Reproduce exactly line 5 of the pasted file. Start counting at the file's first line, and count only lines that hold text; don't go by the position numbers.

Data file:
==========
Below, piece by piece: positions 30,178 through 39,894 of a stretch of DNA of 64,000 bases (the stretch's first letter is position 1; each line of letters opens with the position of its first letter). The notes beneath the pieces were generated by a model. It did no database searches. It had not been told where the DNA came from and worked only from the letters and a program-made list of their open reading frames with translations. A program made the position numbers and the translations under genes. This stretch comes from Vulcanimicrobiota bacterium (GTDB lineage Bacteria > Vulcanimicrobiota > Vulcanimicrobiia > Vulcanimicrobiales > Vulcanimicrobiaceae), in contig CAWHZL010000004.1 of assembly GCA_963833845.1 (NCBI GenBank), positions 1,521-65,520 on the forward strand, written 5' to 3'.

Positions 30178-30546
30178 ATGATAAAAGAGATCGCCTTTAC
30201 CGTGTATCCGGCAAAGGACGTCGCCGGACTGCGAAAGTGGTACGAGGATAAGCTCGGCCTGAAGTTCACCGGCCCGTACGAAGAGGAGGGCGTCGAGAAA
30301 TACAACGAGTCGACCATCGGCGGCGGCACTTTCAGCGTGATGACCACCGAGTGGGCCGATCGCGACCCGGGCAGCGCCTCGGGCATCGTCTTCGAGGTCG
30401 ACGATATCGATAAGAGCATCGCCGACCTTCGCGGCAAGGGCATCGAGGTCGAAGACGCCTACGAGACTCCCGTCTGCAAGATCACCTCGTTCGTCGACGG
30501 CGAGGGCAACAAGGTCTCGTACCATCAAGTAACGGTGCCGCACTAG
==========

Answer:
30301 TACAACGAGTCGACCATCGGCGGCGGCACTTTCAGCGTGATGACCACCGAGTGGGCCGATCGCGACCCGGGCAGCGCCTCGGGCATCGTCTTCGAGGTCG